Outside of his own interactions, Adam22 remembers rappers telling him they’d paid a legendary mixtape DJ $20,000 just to have their songs plastered at the end of his mixtapes. And then there are more formalized utilities, like premieres and mixtape releases, a space Akademiks drifted into when he dropped the “Push Ups” CDQ. Years ago, it might have been DJ Clue or the late Kay Slay who premiered the record. 

Kay Slay’s mixtapes were once coliseums for hip-hop gladiators. Rap superstars regularly used his tapes to drop diss songs. a practice that bolstered the jockey’s well-earned Drama King alias. Back then, that sort of synergy was commonplace. Nas famously debuted “Ether,” his scorching Jay-Z takedown, through Kay Slay (according to Cam’ron, Hov once threatened to “slap the shit” out of Kay Slay because of it). Jay-Z used the Hot 97 Summer Jam stage to call out Nas and poke fun at Prodigy’s past as a dancer. A year later, Hot 97 halted Nas’ plans to lynch a Jay-Z doll during his performance, so he went to Hot 97’s rival Power 105.1 to call them out. DJs get active, too. Famously, DJ Funk Flex called out Jay-Z for making the mistake of sending him a text with his nickname in all caps. While he doesn’t have any special knowledge on the specifics of any potential Jay-Funk Flex feud, Ebro notes an ancient, philosophical and logistical power struggle between rappers and DJs.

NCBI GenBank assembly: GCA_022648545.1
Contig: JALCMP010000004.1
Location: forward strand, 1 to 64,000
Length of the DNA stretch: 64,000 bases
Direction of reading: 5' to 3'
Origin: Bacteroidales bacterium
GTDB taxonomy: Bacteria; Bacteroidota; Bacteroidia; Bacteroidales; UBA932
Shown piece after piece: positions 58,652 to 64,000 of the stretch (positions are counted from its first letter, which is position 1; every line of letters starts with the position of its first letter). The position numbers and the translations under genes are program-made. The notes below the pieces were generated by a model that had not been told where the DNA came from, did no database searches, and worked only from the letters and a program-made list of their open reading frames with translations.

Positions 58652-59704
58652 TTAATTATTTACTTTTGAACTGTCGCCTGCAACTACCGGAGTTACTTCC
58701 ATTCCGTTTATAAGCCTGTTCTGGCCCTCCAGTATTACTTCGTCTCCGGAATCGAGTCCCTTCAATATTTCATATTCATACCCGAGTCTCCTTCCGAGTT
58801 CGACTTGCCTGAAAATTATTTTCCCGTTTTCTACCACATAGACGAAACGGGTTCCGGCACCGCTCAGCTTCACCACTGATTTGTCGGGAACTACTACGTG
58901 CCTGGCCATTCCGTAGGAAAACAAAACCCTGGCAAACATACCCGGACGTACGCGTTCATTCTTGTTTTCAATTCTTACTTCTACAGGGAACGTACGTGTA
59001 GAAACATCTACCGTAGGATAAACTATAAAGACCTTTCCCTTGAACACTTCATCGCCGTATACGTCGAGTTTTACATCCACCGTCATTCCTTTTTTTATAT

“The DJ versus the MC is a thing because, before the rapper was the face of hip-hop, the DJ was,” he says. “Especially in New York, the DJ had control of the festivities, and you had to have a great relationship with a DJ to even get on the mic as an MC. I don't know if that's what Flex and Jay-Z type of time is on, but I know that energy of Flex being like, ‘You're calling yourself Hov, I've known you since forever. What are we even doing right now?” 

Whether or not he was ever an actual DJ is beside the point; someone like Akademiks is a curator of the culture, and it’s not difficult to see how he might adopt the same mentality. “[Akademiks] has a huge following and platform,” Ebro says. “So, in his mind, he's like, ‘Yo, I'm me. Don't try to play me like I'm not me.’”